But I wonder if all this might be overkill for your app. You didn't say how big your mirror is. But a couple hobby servos would have plenty of torque for driving a small mirror. Plus you don't have to worry about position feedback, since that's built in to the servo. Just a thought...

-Phil

Peter Jakacki
11-05-2006, 08:22 PM
Each coil has a power rating of 4.25V @0.425A = 1.8VA. Even if you energize both coils at full power continuously that means your power-supply only needs to be rated at a minimum of 4W or so. At 24V that means less than 200ma average and even though you could regulate this fairly easily IMO I find this redundant as the PWM effectively does this for you. The peak current is supplied by a suitable electrolytic capacitor across the supply rails. Of course if you use the 293E as mentioned then you can also sense the current and then you can regulate it precisely. When the stepper is not moving you can reduce the "current" to a much lower level to hold the motor in that indent so really your long-term average power requirements are very low.

At these high voltages the peak currents can be very high if you do not PWM at a high enough frequency. When voltage is applied to an inductor the current lags behind the voltage which in simple terms means that initially it does not draw any current and over a short period of time the current will increase to a point which matches the DC resistance. If you applied 24V to the coil without PWM then you would have I = V/R = 24/10 = 2.4A flowing within milliseconds or less and eventually cooking the coil (don't do it). If you are worried about this then you can place a polyfuse or some suitable current limiter (even a lamp) in the supply lines to protect the motor while you are doing your testing. However, seeing this is all new to you I would suggest working with a low-voltage initially until you get it fairly right. Using a higher supply later allows more torque at faster stepping speeds etc.

Ground problems are things to watch out for when mixing logic and power devices. The ground or common is not a perfect conductor and exhibits some resistance and inductance. At low freqencies and low currents you will probably never know about it but it's there and it certainly shows up while switching high-current loads. But to try and explain even 1% would take too long and it would be more beneficial if you look-up the relevant info yourself or just stumble about and make a few mistakes. The latter method tends to make a deeper and more lasting impression and besides, making mistakes is definitely part of the learning process, just ask me :)

*Peter*

big_mark
11-06-2006, 06:16 AM
Phil Pilgrim (PhiPi) said...
Microstepping may be necessary in your app, since discrete steps will get magnified between the mirror and the stage. If you want smooth motion, microstepping would be the way to go.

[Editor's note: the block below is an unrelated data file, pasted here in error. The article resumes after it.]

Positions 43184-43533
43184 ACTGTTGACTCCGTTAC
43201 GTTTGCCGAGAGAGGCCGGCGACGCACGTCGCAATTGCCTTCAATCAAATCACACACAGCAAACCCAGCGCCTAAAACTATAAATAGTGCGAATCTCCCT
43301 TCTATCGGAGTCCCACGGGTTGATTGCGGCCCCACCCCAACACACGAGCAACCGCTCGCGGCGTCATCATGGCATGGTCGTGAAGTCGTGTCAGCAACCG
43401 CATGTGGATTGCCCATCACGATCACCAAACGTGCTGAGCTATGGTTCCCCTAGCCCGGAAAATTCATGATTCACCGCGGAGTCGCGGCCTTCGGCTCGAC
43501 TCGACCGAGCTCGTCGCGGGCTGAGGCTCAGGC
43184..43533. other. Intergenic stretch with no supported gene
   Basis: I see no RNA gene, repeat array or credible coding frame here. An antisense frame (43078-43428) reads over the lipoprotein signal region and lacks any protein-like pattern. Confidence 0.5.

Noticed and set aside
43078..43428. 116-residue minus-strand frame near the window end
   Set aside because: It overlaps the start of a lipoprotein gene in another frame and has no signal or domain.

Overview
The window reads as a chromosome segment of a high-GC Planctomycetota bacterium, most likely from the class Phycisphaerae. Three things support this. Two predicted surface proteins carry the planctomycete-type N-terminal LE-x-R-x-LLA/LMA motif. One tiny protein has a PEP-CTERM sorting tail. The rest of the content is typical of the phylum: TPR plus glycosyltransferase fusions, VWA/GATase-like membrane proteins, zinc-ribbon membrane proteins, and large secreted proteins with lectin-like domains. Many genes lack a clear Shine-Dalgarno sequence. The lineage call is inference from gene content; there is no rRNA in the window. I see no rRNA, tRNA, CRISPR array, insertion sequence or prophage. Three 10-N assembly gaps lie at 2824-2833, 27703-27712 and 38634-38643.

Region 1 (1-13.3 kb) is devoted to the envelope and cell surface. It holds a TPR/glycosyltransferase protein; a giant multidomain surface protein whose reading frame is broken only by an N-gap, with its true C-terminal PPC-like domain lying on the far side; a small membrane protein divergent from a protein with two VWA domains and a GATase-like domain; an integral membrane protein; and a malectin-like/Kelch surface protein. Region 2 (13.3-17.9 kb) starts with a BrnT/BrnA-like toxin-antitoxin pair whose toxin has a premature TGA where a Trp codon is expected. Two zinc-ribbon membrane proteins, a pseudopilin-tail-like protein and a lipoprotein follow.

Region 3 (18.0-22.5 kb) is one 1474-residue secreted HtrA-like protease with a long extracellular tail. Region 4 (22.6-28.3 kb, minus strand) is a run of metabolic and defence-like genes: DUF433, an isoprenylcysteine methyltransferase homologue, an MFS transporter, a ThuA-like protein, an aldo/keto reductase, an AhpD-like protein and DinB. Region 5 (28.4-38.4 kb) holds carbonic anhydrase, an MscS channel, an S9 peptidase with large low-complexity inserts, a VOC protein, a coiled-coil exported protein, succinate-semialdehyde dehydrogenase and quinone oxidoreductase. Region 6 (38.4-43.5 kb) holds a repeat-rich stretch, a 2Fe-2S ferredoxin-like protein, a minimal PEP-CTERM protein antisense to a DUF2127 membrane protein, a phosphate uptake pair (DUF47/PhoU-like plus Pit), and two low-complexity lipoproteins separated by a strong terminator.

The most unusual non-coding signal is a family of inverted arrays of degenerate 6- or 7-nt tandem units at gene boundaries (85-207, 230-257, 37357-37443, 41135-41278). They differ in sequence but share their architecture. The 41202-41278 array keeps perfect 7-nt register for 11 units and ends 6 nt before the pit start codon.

I'm hoping that micro stepping won't be necessary, at least to begin with. The motors I've got do 400 steps per revolution in full-step mode, and 800 in half-step mode! My mirror will be panning 115.2 degrees (256 steps * 0.45 degrees per step). and tilting 57.6 degrees (128 steps * 0.45 degrees per step). It only needs to tilt that far because 1 degree of mirror tilt equals 2 degrees of beam movement. When I've finished building it I'll post some pictures, but until then here's where I got my inspiration from : www.rosco.com/us/lightingequipment/icue.asp (http://www.rosco.com/us/lightingequipment/icue.asp)

If I do need to use microstepping to smooth things out, I'll most likely use one of the chips from Allegro. They do microstepping, PWM current control, and they even have a translator built in. All I'll need to give them is a direction and step and they do all the hard work for me. This one seems most promising : www.allegromicro.com/sf/3987/ (http://www.allegromicro.com/sf/3987/) The only downside is I'll need to learn to solder surface mount components first!

Peter Jakacki said...
But to try and explain even 1% would take too long and it would be more beneficial if you look-up the relevant info yourself or just stumble about and make a few mistakes. The latter method tends to make a deeper and more lasting impression and besides, making mistakes is definitely part of the learning process, just ask me

Absolutely! Thats the main reason I'm doing this. I mean, I could have gone out and spent less on buying a couple of the iCue systems mentioned above than I will do building my own version, but I would not be learning nearly as much. I see this whole process as being as much about learning more about electronics and software as it is about producing a working moving mirror. I've already learned quite a bit about serial comms from my earlier thread about my DMX software, and all the information in this thread has been extremely helpful as well. Many thanks to you all.

Once all the hardware and software is complete, I will be posting all the source code and circuit diagrams here in the hope that some of you find it useful for your own projects. I feel it would be unfair to all of you who have so willingly given me help and advice if I didn't, and more than a little ungrateful.

Mark